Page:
United States District Court, S.D. California
ORDER GRANTING DEFENDANT'S MOTION TO DISMISS
[DOC. NO. 4]
A. HOUSTON United States District Judge
before the Court is Defendant Michael J. Martinez's
(“Defendant”) motion to dismiss pro se
Plaintiff Arlene Corona's (“Plaintiff”)
verified complaint for damages, pursuant to Rule 12(b)(6) of
the Federal Rules of Civil Procedure. See Doc. No.
4. Defendant's motion has been fully briefed by the
parties. See Doc. Nos. 6, 7. After a careful review
of the pleadings and for the reasons set forth below,
Defendant's motion is GRANTED.
instant action arises from Plaintiff's allegation that,
on March 25, 2016, she received a text message, on her
personal cell phone, from a phone number registered to AZUL
VISTA, LLC, a Nevada limited liability corporation alleged to
be owned by Defendant. See Doc. No. 1-2, Exh. A.
Plaintiff had expressly informed the public not to make
solicitation calls and/or texts on her personal cellular
phone via national do-not-call registration. Id.
April 27, 2016, Plaintiff, proceeding pro se, filed
suit in the Superior Court of California, County of San
Diego, alleging violations under the Racketeering Influence
and Corrupt Organizations Act (“RICO”), 18 U.S.C.
§ 1964; and violations under the Telephone Consumer
Protection Act (“TCPA”), 47 U.S.C. § 227.
Id. Plaintiff also alleged violations under Cal.
Pub. Util. Code § 2873, for using an automated dialer
and automated answering device to call/text Plaintiff;
violations under Cal. Bus. & Prof. Code § 17200, for
engaging in illegal business activity; as well as trespass to
chattels. Id. Plaintiff seeks statutory damages,
punitive damages, injunctive relief, and payment of
reasonable attorney's fees and costs. Id.
23, 2016, Defendant removed the matter to this Court.
See Doc. No. 1. On June 30, 2016, Defendant moved to
dismiss Plaintiff's complaint for failure to state a
claim upon which relief can be granted. See Doc. No.
4. On August 5, 2016, Plaintiff filed a response in
opposition, and on August 15, 2016, Defendant field a reply.
See Doc. Nos. 6, 7. On August 18, 2016, the Court
deemed the matter suitable for disposition without oral
argument, pursuant to CivLR 7.1 (d.1). See Doc. No.
motion to dismiss under Rule 12(b)(6) tests the sufficiency
of the complaint. Navarro v. Block, 250 F.3d 729,
732 (9th Cir. 2001). Dismissal is warranted under Rule
12(b)(6) where the complaint lacks a cognizable legal theory.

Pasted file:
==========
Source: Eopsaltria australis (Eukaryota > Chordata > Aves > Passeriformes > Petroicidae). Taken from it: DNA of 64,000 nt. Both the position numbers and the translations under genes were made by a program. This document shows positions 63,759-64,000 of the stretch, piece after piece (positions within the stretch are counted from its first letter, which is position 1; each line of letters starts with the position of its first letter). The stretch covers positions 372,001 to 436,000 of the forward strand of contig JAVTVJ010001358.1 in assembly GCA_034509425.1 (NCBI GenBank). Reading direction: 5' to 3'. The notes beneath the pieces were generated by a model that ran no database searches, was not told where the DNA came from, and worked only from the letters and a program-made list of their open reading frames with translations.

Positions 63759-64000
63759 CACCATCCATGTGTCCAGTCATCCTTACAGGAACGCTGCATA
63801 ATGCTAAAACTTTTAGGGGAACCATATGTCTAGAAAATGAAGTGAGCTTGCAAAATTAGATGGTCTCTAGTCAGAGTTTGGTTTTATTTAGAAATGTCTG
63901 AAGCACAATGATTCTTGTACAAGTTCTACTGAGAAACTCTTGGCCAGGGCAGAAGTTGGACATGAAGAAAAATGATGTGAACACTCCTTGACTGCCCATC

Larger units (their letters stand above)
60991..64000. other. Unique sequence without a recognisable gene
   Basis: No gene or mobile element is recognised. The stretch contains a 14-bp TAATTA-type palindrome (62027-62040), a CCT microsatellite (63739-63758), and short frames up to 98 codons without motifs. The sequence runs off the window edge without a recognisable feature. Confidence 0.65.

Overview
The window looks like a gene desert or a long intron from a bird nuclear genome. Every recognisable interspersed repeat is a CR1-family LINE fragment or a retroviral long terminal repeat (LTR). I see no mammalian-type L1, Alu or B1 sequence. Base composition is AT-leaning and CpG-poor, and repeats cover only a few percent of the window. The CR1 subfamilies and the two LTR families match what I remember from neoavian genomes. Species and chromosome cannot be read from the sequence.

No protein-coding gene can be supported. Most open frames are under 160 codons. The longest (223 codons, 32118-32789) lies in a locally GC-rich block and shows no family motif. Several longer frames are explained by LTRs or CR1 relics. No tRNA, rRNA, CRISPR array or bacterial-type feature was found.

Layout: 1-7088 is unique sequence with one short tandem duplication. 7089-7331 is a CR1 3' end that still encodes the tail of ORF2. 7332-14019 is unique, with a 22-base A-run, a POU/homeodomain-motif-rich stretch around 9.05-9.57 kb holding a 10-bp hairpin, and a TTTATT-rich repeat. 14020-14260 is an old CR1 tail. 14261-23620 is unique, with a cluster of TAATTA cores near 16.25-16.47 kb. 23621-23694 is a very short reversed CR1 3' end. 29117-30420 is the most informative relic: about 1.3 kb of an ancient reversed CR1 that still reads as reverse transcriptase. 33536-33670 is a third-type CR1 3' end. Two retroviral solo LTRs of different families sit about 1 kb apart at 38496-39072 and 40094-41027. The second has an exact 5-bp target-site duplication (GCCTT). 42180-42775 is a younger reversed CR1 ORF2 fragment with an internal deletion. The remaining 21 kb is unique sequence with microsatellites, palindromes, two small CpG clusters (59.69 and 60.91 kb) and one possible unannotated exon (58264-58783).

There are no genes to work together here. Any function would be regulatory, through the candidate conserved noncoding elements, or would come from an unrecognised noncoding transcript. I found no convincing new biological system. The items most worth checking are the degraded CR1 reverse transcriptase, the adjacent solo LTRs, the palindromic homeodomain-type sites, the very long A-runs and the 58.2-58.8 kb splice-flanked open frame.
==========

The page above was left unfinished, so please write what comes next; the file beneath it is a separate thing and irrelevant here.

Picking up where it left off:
See Robertson v. Dean Witter Reynolds, Inc., 749
F.2d 530, 534 (9th Cir. 1984); Neitzke v. Williams,
490 U.S. 319, 326 (1989) (“Rule 12(b)(6) authorizes a
court to dismiss a claim on the basis of a dispositive issue
of law”). Alternatively, a complaint may be dismissed
where it presents a cognizable legal theory yet fails to
plead essential facts under that theory. Robertson,
749 F.2d at 534. While a plaintiff need not give
“detailed factual allegations, ” he must plead
sufficient facts that, if true, “raise a right to
relief above the speculative level.” Bell Atlantic
Corp. v. Twombly, 550 U.S. 544, 545 (2007).
survive a motion to dismiss, a complaint must contain
sufficient factual matter, accepted as true, to ‘state
a claim to relief that is plausible on its face.'”
Ashcroft v. Iqbal, 129 S.Ct. 1937, 1949 (2009)
(quoting Twombly, 550 U.S. at 547). A claim is
facially plausible when the factual allegations permit
“the court to draw the reasonable inference that the
Defendant is liable for the misconduct alleged.”
Id. In other words, “the non-conclusory
‘factual content, ' and reasonable inferences from
that content, must be plausibly suggestive of a claim
entitling the plaintiff to relief.” Moss v. U.S.
Secret Service, 572 F.3d 962, 969 (9th Cir. 2009).
“Determining whether a complaint states a plausible
claim for relief will . . . be a context-specific task that
requires the reviewing court to draw on its judicial
experience and common sense.” Iqbal, 129 S.Ct.
reviewing a motion to dismiss under Rule 12(b)(6), the court
must assume the truth of all factual allegations and must
construe all inferences from them in the light most favorable
to the nonmoving party. Thompson v. Davis, 295 F.3d
890, 895 (9th Cir. 2002); Cahill v. Liberty Mut. Ins.
Co., 80 F.3d 336, 337-38 (9th Cir. 1996). However, legal
conclusions need not be taken as true merely because they are
cast in the form of factual allegations. Ileto v. Glock,
Inc., 349 F.3d 1191, 1200 (9th Cir. 2003); Western
Mining Council v. Watt, 643 F.2d 618, 624 (9th Cir.
1981). When ruling on a motion to dismiss, a court may
consider the facts alleged in the complaint, documents
attached to the complaint, documents relied upon but not
attached to the complaint when authenticity is not contested,
and matters of which a court takes judicial notice. Lee
v. City of Los Angeles, 250 F.3d 668, 688-89 (9th Cir.
2001). If a court determines that a complaint fails to state
a claim, the court should grant leave to amend unless it
determines that the pleading could not possibly be cured by
the allegation of other facts. See Doe v. United
States, 58 F.3d 494, 497 (9th Cir. 1995).
moves this Court for an order dismissing all of
Plaintiff's federal and state law claims for failure to
state a claim upon ...